On March 1, South Australia will become the first state to ban the sale, supply and distribution of single-use plastic products such as straws, cutlery and drink stirrers.
The ban begins less than a week after the opening of a grocery shop in Adelaide’s Rundle Mall in which everything — even the fruit and vegetables — is made out of single-use plastic.
But there’s nothing illegal or even awkward about the shop or the timing. The shop is an art installation as part of the Adelaide Festival to increase awareness about plastics pollution.
New York artist Robin Frohardt’s grocery store, called the Plastic Bag Store, stocks items Australians will recognise — sort of.
“I made Vegemite and Milo versions of products,” Ms Frohardt said – although she gives a humorous twist to all her brand names. Vegemite is renamed Bagemite and Milo is Baglo.
The installation also features film and puppetry elements with performances designed to increase awareness about plastics pollution.
“It’s really quite cool that South Australia is ahead of the game with banning single-use plastic items,” Ms Frohardt said.
“Obviously there’s still a lot of work to do for everyone, everywhere, but I’m really proud of what SA is doing – and hopefully the world follows suit.”
Ms Frohardt arrived at the start of February and spent two weeks in quarantine before she was able to start installing the work.
“It was definitely worth it … just to be able to be here in a place that has taken such COVID precautions that we can all live kind of a normal life is very special.”
Plastic Bag Store, in the former Harris Scarfe department shop premises* in Rundle Mall, will be open until March 14.
“I actually have more space than when we tried to do this in New York – it’s really nice that people will be able to experience it mixed in with other stores. It’s definitely how I envisioned* it.”
In September 2020, the South Australian government passed laws banning single-use plastics from March 1, with plans to expand the ban in early 2022 to polystyrene cups, bowls and plates, plus other items in the future. In time, all takeaway coffee cups, plastic bags and other takeaway food service items will be included in the ban.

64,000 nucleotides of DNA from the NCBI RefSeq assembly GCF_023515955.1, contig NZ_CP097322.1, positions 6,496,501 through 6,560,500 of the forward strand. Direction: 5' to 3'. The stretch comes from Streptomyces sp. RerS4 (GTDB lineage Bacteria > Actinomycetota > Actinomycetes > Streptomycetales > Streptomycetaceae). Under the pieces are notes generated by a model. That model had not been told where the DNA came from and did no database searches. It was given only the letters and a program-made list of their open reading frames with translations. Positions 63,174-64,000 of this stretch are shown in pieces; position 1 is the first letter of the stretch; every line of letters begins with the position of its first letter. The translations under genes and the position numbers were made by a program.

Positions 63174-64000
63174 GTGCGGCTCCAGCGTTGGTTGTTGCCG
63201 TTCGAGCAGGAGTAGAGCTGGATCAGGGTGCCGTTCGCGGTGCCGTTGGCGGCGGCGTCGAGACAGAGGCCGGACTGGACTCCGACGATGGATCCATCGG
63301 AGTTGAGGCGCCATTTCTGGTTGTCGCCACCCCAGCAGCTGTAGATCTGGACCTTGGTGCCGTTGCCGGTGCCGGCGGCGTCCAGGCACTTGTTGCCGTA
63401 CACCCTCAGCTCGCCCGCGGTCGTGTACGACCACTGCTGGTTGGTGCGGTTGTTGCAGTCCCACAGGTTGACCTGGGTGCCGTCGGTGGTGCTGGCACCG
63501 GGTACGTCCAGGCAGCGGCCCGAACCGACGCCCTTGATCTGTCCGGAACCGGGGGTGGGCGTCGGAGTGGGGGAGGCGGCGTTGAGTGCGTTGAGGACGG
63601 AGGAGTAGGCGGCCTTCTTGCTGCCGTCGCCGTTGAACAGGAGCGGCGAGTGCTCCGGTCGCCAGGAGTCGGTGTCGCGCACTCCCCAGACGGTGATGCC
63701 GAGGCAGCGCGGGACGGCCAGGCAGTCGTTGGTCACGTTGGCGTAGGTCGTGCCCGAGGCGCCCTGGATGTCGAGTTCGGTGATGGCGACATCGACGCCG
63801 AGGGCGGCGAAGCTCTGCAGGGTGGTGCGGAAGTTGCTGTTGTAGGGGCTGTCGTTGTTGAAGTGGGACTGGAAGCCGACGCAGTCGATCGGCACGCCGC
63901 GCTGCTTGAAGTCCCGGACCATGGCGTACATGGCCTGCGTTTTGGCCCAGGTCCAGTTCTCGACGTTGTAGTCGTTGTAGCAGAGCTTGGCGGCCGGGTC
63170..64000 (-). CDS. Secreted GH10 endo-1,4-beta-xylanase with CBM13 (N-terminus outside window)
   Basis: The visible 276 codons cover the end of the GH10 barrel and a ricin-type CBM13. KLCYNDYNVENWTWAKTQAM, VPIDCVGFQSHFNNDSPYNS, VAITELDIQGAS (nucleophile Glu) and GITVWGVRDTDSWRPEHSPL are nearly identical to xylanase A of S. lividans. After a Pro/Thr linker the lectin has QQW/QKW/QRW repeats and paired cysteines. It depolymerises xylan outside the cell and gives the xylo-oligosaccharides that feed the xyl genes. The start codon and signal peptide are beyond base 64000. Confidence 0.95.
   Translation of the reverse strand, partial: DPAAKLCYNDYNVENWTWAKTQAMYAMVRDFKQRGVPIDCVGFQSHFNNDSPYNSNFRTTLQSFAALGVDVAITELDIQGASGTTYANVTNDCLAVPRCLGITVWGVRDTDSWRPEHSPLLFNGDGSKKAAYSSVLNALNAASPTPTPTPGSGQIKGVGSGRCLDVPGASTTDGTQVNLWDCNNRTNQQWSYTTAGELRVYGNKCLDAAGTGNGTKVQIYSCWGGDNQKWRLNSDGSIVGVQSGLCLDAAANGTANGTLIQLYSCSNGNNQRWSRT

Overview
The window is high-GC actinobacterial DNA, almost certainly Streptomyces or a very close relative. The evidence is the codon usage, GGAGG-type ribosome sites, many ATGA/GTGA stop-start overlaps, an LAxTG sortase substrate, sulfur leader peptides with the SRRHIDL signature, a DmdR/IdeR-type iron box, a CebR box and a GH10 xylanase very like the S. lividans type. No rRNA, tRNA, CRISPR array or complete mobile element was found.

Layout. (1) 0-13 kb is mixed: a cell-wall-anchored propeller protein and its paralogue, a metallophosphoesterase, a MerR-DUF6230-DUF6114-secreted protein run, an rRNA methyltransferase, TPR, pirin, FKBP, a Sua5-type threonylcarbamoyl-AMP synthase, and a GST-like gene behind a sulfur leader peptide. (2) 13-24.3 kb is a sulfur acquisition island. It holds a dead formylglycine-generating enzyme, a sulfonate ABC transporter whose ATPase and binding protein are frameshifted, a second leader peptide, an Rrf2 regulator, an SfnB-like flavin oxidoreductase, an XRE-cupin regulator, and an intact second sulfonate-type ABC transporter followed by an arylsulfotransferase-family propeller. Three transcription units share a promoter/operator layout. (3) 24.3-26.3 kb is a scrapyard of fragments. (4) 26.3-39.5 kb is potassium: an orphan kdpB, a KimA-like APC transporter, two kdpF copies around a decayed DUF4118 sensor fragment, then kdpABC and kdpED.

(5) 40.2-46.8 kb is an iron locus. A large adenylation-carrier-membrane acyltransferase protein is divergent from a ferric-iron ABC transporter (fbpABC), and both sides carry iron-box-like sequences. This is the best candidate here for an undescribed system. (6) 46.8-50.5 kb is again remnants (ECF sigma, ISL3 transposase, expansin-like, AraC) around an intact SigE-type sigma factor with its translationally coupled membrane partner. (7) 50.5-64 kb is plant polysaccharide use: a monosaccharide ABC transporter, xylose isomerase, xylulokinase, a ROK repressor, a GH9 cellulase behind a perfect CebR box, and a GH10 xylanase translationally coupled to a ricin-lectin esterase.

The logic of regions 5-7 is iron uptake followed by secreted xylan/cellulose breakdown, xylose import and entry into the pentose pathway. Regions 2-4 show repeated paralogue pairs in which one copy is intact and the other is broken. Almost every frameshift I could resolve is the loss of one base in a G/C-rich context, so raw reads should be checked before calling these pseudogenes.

There are exemptions* for medical purposes, such as for people with disabilities who need straws to help them drink.
The Queensland government has passed similar laws banning single-use plastics, which will come into effect on or after July 1 this year.
The Adelaide Festival officially opens on Friday.
- premises: building where a business is located
- envisioned: visualise
- exemptions: being allowed to do something different to others
- What is happening from March 1?
- What has the artist made?
- Where is her art installation?
- What is one exception to the new rules?
- What is happening in Queensland about single-use plastics?
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1. Waste-free party
Lots of the newly banned items are things you might use if you were hosting a party. That doesn’t mean we can’t have parties any more, just that we need to be more mindful when we are planning them! Make a 10-point “Waste-Free Party” tip sheet that people could refer to, to ensure their party doesn’t result in a heap of waste going to landfill. Be specific with your tips.
Time: allow 20 minutes to complete this activity
Curriculum Links: English; Sustainability
Identify a problem that you think is important to raise awareness about. Draw or write about an art installation idea you have that you think would draw attention to your cause.
Time: allow 5 minutes to complete this activity
Curriculum Links: English; The Arts
Opener Up-Level It
Make a list of all the openers in the article. Pick three that repeat and see if you can replace them with another word, or shuffle the order of the sentence to bring a new opener to the front.
Don’t forget to re-read the sentence to make sure it still makes sense, and that it actually sounds better.
HAVE YOUR SAY: Do you want your state to ban single-use plastic?
No one-word answers. Use full sentences to explain your thinking. No comments will be published until approved by editors.